Last year was the first time that non-unionized workers at a foreign-owned assembly plant made more than members of the United Auto Workers union make on average in a year. The Detroit Free Press reveals in a very interesting article that Toyota paid out bonuses of $6,000 to $8,000 last year at its largest U.S. plant in Georgetown, KY. Combined with the base pay made by a non-union worker at the plant, that equates to $30/hour or $60,000/year based on a 2,000-hour work year. That is more than the $27/hour or $54,000 a UAW member made on average last year. Union workers, or course, hardly received any profit sharing bonuses last year due to the poor overall performance of the domestic automakers.

This isn't actually surprising, as a matter of fact it was bound to happen. In many instances, Toyota and other large foreign automakers operating assembly plants in the U.S. pay their workers near-UAW wages in an effort to dissuade them from unionizing. In a year when Toyota's sales have grown to record levels and the domestics are losing market share fast, it was inevitable that Toyota's big bonuses would put the pay of its assembly workers in the U.S. ahead of the UAW, which saw no bonuses last year and likely won't for a few. The lack of overtime hours was another hit to the UAW that dropped the pay for many of its members. In time, as the domestics (if the domestics?) recover and the big bonus checks are in the mail again, we expect the UAW's pay to again top that of any non-union assembly workers in the U.S.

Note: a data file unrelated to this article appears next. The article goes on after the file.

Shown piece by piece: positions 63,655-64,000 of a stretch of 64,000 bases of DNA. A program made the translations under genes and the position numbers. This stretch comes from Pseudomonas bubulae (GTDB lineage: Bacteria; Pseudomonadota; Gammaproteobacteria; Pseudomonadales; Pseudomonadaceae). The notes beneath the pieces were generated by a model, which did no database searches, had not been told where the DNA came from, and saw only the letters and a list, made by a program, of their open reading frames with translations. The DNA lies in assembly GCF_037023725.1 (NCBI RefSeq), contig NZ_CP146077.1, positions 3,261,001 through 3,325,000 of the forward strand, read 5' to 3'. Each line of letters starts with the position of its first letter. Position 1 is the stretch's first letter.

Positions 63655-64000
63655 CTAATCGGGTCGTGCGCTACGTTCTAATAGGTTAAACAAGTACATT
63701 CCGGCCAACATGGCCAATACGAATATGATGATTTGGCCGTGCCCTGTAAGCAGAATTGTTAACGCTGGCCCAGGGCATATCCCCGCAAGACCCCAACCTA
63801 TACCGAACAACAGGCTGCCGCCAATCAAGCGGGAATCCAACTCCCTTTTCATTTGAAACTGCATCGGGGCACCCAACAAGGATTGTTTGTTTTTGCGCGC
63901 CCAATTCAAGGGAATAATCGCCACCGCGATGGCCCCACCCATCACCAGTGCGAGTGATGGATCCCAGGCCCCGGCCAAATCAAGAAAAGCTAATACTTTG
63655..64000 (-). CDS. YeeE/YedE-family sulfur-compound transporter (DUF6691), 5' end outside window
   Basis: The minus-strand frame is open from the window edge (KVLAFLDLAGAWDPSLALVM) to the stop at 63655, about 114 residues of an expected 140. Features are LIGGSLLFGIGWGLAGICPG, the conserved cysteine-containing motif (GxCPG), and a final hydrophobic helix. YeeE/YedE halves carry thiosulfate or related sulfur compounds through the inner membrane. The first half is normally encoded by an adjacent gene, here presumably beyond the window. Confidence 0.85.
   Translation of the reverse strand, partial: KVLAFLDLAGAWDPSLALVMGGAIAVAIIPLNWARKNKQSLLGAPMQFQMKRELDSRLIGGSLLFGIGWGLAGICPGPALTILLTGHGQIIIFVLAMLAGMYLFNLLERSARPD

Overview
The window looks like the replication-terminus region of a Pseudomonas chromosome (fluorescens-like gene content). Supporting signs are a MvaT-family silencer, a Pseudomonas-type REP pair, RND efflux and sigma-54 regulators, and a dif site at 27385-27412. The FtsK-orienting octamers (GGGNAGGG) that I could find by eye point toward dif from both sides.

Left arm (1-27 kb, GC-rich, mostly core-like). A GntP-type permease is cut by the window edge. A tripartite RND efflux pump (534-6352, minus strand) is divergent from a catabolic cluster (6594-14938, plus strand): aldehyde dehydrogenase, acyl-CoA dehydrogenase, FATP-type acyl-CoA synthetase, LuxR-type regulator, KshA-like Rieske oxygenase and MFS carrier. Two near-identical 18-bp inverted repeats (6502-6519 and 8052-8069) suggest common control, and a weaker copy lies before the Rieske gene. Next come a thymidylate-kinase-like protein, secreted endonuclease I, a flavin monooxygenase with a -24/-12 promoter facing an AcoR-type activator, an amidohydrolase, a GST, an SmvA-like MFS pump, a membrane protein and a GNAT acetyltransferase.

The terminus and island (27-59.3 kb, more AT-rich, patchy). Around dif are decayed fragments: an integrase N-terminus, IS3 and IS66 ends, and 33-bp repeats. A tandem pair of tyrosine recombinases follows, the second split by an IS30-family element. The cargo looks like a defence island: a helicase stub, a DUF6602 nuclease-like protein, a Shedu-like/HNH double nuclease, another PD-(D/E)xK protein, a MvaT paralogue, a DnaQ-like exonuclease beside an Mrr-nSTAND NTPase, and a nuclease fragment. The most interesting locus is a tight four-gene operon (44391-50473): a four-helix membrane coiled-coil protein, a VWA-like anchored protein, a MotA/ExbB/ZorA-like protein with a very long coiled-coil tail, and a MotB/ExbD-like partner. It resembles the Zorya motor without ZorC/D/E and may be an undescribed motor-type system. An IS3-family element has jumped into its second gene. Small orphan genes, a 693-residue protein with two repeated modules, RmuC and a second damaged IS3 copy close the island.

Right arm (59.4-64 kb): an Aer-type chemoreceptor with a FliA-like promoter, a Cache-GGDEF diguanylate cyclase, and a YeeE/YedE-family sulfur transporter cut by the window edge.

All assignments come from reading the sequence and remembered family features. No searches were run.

We recommend reading the whole article written by Jason Roberson from the Free Press, as there's a lot of layers to dig through with this story.

[Source: Detroit Free Press]